Tell that to John Kenneth Galbraith.
Absolutely! In 1962, John F. Kennedy called the head of US Steel into his office and yelled at him until he rolled back a steel price increase. It wasn’t a crazy idea. The idea that things like steel or electrical goods — the commanding heights of the economy — were so central to the economy that their pricing policy was actually a legitimate object of government intervention was not at all foreign at the time.
During World War II, the US government used wage and price controls to maintain price stability, which they did to ward off inflation. But they also achieved explosive economic growth, contrary to all neoliberal and National Association of Manufacturers’ warnings to the contrary.
The World War II economy was almost a totally planned economy. There were also direct controls during the Korean War. Someone in Washington decided on allocations —essentially how many cars Detroit was going to get to build the next year. The same thing happened in the early 1970s, when Nixon imposed the wage and price controls that are sometimes referred to as the nation’s first peacetime wage and price controls.
That’s a little bit euphemistic when you consider the ongoing US role in Southeast Asia at the time. But it shows that as close to 1979 as 1974, there were wage and price controls. Opinion polling from the time shows that the general public was open to this, as were some of the technocrats of the Carter administration.
Barry Bosworth, Jimmy Carter’s inflation czar at the time of Volcker’s appointment, actually resigned from government because he thought there should be mandatory controls, and the administration wasn’t willing to go for it. As crazy as it sounds to us now after decades of neoliberalism, the idea that there might be some other way — a more direct kind of control that might fight inflation — was not at all foreign at the time.
Was there something about the fundamental changes to economic conditions in the 1970s that might have made those tools less useful? This was the beginning of the secular wage stagnation that we saw in the 1970s. But is there something about the beginning of secular economic stagnation that begins to change the viability of those tools?
The clearest line connecting those conditions to the viability of these policies is a deep crisis of the capitalist system in the 1970s. By the late 1970s, there was widespread concern that profits were not high enough.
Specifically because of competition at that time from two economies that the United States had actively nurtured after World War II: Japan and West Germany.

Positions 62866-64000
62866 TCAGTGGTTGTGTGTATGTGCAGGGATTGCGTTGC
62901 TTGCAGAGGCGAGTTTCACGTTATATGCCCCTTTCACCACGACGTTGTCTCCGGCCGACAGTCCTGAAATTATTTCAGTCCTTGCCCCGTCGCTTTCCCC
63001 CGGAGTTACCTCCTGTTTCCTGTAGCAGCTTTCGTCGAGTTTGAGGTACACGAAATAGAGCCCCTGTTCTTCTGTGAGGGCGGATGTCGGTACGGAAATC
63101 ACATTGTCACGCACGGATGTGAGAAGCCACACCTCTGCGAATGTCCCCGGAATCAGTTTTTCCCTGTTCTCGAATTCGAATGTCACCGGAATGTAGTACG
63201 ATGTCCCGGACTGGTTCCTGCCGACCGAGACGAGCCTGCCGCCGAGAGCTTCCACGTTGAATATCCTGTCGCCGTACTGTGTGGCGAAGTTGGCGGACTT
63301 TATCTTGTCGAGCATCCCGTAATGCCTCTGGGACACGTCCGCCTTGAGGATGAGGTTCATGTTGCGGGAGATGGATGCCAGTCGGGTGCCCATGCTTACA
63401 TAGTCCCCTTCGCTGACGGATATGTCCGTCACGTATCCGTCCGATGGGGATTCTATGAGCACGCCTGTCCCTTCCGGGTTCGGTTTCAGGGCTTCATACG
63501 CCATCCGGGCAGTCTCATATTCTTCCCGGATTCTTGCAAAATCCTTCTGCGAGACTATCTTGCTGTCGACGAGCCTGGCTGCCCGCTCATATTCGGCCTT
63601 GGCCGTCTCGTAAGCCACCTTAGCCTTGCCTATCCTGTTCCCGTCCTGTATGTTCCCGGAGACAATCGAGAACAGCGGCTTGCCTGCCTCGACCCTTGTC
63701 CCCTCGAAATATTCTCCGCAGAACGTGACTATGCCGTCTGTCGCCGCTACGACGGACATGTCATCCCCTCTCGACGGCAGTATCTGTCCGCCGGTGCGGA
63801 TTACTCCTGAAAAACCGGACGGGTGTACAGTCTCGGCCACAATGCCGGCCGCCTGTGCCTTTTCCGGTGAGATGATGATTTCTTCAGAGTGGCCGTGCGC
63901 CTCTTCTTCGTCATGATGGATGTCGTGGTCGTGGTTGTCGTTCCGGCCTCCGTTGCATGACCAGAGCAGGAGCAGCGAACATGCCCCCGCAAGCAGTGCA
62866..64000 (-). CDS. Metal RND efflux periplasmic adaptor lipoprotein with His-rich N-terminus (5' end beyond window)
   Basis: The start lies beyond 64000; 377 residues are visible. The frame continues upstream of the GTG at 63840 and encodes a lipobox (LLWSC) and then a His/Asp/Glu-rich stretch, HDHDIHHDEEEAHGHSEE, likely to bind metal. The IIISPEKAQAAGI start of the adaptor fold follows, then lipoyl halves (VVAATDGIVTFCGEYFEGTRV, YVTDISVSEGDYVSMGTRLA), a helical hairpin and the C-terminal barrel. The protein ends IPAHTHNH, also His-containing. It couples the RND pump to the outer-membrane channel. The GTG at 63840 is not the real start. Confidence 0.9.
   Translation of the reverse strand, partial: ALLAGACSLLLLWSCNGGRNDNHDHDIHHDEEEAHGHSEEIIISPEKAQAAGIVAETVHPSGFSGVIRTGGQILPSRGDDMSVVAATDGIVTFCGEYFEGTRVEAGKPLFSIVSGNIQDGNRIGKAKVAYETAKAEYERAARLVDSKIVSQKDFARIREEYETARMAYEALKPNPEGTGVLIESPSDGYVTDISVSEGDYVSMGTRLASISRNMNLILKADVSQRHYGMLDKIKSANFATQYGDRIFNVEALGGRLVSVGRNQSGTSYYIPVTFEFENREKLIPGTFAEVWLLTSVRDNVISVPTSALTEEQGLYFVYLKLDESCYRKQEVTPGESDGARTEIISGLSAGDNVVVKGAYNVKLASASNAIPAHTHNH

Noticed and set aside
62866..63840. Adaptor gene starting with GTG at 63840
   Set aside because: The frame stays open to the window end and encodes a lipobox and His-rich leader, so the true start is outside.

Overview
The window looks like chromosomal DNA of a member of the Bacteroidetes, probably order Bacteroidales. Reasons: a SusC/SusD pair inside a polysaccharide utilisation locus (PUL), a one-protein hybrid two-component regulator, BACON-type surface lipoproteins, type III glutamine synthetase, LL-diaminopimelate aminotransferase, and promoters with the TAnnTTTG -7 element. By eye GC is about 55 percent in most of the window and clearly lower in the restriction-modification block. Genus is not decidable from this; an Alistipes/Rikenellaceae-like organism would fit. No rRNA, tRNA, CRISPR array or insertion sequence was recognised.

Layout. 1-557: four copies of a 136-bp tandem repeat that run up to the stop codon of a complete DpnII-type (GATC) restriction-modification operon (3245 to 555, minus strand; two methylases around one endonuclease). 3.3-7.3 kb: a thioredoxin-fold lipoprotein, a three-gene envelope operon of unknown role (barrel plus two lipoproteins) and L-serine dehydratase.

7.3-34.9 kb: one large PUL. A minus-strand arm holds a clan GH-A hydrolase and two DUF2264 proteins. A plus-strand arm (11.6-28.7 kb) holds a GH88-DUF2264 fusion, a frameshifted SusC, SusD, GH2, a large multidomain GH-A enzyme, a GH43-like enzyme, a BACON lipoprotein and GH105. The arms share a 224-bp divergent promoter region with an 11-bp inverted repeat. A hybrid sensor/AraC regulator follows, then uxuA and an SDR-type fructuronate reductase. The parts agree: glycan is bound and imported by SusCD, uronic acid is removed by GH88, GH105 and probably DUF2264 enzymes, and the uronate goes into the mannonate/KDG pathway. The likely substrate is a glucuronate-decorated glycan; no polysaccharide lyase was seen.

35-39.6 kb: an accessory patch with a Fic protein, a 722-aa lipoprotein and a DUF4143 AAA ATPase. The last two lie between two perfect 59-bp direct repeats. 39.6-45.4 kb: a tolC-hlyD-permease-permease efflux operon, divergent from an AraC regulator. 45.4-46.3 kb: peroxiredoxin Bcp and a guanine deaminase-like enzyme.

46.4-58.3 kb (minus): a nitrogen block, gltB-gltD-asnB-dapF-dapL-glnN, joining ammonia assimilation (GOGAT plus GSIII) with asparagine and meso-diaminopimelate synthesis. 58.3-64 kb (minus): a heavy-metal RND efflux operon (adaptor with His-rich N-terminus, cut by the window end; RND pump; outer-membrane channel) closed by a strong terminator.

The concentrated industrial core of the US economy that defined US economic power around 1950 was under deep threat by the 1970s. The threat started in industries like textiles, which are low on the value chain. But by the 1970s, it went up through electronics, aircraft, and other high-end things that had been the last preserves of US economic dominance.
But contemporary observers are also keen to link the profit squeeze to excessive wages. That’s more debatable empirically, but there was certainly a felt need on the part of business. By the late 1970s, these various causes of crisis had led business to organize in a big way.
Those familiar with books like Kim Phillips-Fein’s Invisible Hands or some of Rick Perlstein’s histories will know that the seventies saw a big mobilization of business, unified to an extent it had almost never been unified before, trying to push against consumer protections, against regulations of all kinds, against labor unions, and in some cases for a kind of import protection.
That mobilization by business, which by 1979 had become very powerful, was a big obstacle to a more centrally-planned or direct-control approach to the problem of inflation.
You write, “Calls for tight money had always been heard in financial circles, but by the late 1970s, the executives of large industrial corporations had joined the chorus.”
Why was finance, unlike today, the lead constituency for tight money? Was it because of the conditions of heightened international competition and squeezed profits that led major industrial corporations to join that finance-led coalition?
Why was finance, as personified by people like David Rockefeller and Paul Volcker, in the lead? First, financiers and asset owners are historically often among the biggest group of people opposing inflation or worrying about inflation. That’s because inflation tends to erode the value of existing wealth and assets and particularly debt.
If I’m a bank and I lend money in 1970, and then there’s a lot of inflation over the next decade, by 1980, the real value of the debt I’m owed is eroded. Inflation is good for debtors and bad for creditors.
But there are other reasons too. By the late 1970s, a huge percentage of profits for the US financial sector came from international activities. The financial sector had responded to falling profitability in the US domestic economy by increasing its activities in countries around the world, including countries in the Third World. They discovered that this was where there was still room for rapid growth.
It was also, in the 1970s, a time when many of these nations received an economic stimulus from rising commodity prices. A classic example is that US banks were hugely invested in Mexico, which benefited from the high oil prices of the 1970s. For these international bankers with an increasing share of their profits coming from abroad, it was important to keep the dollar as the world’s reserve currency.